Cleaning up the CSOS
In conversation with chief ombudsman Boyce Mkhize22nd Sep 2021
After taking the helm of the Community Schemes Ombud Service (CSOS) in April, Boyce Mkhize started to make some big changes. We spoke to him about his first few months in office and his plans for 2022.
What are the main issues facing the CSOS?
I am specifically focusing on improving the efficiencies and the speedy, yet qualitative conciliation and adjudication service offered by the CSOS. It is important that we ensure adjudication processes are underlined by reasonableness, fairness, objectivity, independence, and justice.
What changes you have implemented since taking up office?
Since I started, we have embarked on a roadshow to train and develop adjudicators to apply the CSOS Act, the provisions of the Sectional Title Schemes Act and Memorandum of Incorporation of the various schemes, when making their formal judgements on disputed matters.
In September, we unveiled our Service Charter which illustrate our commitment to improving turn-around-times leading to speedy resolutions of disputes. The CSOS receives thousands of disputes every year and these measures have been put in place to clear the backlog that had accumulated during the pandemic.
An internal quality control system has also been introduced so that adjudicators can be reviewed internally for compliance and allowing the organisation to draw appropriate lessons and enhancing practice directives.
What is your vision for the CSOS and what further changes would you need to make to achieve this?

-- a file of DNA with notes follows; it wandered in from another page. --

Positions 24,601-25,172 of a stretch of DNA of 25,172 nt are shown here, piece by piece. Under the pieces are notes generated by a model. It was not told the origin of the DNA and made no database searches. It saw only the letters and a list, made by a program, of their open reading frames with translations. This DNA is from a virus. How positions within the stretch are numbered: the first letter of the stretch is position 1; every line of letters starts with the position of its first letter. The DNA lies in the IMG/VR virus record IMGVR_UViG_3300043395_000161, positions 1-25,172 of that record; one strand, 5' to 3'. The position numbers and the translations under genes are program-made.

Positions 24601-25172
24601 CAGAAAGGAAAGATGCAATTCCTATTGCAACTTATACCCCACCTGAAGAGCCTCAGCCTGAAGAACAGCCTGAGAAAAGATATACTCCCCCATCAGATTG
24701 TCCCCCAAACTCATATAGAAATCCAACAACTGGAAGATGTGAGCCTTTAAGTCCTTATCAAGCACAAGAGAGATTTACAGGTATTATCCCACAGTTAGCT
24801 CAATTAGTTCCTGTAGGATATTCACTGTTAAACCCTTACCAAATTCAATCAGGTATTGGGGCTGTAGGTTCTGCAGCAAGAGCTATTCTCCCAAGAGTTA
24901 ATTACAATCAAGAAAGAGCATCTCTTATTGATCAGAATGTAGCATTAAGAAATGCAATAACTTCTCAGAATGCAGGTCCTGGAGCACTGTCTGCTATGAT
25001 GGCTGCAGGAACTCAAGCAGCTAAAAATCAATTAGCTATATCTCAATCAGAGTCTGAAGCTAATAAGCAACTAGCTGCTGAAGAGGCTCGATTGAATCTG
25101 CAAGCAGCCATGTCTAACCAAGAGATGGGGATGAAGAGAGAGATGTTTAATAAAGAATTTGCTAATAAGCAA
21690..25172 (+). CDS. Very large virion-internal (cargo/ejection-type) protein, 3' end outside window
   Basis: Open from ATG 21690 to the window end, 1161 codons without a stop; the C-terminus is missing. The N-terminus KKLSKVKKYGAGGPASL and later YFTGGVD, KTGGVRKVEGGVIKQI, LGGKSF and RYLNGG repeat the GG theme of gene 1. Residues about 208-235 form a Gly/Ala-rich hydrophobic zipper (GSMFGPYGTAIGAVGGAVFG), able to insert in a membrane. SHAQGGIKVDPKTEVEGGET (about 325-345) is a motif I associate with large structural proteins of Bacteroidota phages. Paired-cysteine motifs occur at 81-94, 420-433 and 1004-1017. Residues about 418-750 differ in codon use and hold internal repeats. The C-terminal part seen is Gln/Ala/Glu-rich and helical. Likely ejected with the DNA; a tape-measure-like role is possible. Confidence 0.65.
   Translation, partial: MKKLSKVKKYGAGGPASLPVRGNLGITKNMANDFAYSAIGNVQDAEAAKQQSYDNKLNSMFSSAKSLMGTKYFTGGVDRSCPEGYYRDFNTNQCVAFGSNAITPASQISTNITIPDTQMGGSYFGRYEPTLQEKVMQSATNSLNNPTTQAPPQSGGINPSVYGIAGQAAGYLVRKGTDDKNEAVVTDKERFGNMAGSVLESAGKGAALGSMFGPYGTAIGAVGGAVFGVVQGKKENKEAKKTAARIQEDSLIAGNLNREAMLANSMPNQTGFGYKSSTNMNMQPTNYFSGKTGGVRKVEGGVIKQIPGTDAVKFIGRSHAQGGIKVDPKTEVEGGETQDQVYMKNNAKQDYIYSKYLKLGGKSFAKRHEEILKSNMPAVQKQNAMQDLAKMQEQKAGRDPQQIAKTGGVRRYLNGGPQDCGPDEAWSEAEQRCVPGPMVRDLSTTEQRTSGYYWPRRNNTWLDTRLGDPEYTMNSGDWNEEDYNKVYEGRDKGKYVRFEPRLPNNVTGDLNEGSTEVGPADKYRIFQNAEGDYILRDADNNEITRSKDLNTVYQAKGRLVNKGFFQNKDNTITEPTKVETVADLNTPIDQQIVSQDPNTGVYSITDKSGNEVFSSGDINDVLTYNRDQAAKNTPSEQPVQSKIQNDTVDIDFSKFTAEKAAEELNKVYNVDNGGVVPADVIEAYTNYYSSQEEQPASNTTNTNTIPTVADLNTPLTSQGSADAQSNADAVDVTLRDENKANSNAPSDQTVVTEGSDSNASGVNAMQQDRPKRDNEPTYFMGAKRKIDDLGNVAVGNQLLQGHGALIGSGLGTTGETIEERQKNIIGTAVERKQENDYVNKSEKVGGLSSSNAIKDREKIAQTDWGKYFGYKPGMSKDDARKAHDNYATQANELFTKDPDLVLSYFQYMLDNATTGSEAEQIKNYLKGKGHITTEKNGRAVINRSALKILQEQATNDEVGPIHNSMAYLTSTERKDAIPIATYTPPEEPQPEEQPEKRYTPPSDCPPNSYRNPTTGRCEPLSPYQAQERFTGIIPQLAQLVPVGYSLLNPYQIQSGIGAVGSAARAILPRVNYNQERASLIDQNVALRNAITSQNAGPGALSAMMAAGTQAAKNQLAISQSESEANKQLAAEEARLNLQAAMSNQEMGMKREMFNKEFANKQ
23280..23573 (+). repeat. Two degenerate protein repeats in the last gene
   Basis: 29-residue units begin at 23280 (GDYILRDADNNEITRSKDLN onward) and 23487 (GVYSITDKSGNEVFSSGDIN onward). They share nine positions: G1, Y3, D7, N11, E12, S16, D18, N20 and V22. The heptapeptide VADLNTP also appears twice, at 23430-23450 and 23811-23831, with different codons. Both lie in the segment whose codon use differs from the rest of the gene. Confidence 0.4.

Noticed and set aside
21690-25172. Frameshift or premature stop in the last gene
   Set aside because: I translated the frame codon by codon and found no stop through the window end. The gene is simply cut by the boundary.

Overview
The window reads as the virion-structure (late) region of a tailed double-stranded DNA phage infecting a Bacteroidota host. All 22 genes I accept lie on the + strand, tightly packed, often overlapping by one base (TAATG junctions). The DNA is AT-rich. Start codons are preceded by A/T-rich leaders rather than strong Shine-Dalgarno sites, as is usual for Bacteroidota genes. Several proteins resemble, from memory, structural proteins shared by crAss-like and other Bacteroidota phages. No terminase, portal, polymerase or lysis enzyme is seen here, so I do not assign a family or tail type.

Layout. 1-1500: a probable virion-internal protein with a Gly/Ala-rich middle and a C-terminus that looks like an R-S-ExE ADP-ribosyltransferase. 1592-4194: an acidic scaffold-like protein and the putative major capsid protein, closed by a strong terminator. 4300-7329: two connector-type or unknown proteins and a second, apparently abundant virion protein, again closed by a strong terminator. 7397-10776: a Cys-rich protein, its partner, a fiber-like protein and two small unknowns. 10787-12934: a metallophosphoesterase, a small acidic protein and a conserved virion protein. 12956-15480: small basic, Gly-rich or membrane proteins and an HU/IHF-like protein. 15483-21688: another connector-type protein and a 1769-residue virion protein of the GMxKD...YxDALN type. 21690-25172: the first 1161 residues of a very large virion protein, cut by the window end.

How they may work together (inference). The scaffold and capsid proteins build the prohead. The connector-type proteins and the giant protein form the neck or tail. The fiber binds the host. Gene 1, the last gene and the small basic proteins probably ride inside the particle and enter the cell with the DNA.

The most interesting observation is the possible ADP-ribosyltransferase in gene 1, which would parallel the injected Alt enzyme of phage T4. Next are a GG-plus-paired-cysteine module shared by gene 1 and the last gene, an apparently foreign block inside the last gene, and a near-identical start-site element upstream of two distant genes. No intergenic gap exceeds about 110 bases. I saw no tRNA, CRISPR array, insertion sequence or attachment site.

I seek to infuse energy, agility, innovation, responsiveness, quality, and outstanding customer relationship management in all of our dealings with our various stakeholders. CSOS is a state-owned entity, but I do want to turn it away from the perception that government is ineffective, inefficient, and tardy.
This spirit must be modelled first by myself as a leader and cascade throughout the organisation. Governance of schemes and resolution of disputes is our key mandate and therefore all interventions I seek to bring will be geared towards enhancing best practices in these areas, without neglecting the impact of support functions.
What assistance has the CSOS provided to help sectional title and homeowners associations affected by the pandemic?
There is myriad of challenges facing different community schemes, but we continue to partner with different industry bodies on issues that affect these community schemes, to learn from each other and to solve the challenges.
The management of disputes in general has suffered some setbacks due to restrictions on physical meetings. However, we have instituted other alternative means for resolving disputes like online or virtual hearings as well as adjudications that are conducted on paper. This has created an environment where disputes do not pile up waiting for physical meetings but can instead be resolved speedily.
What are your plans for 2022?
I would like to see efficient and effective machinery developed within CSOS for the enhancement of governance of schemes as well as efficient resolution of disputes. A viable business automation solution must be procured and implemented to fast track our registration and on boarding of new schemes and maintenance of their registrations within CSOS.
Our public profile must also be enhanced through public campaigns and our performance must increase so that we can achieve at least 80% or more of our targets. We also need to reverse the qualified audit opinion that we received and move much closer to a cleaner audit.
Finally, our brand should invoke positive feelings of confidence amongst our stakeholders with a highly competent team of employees providing great customer experience.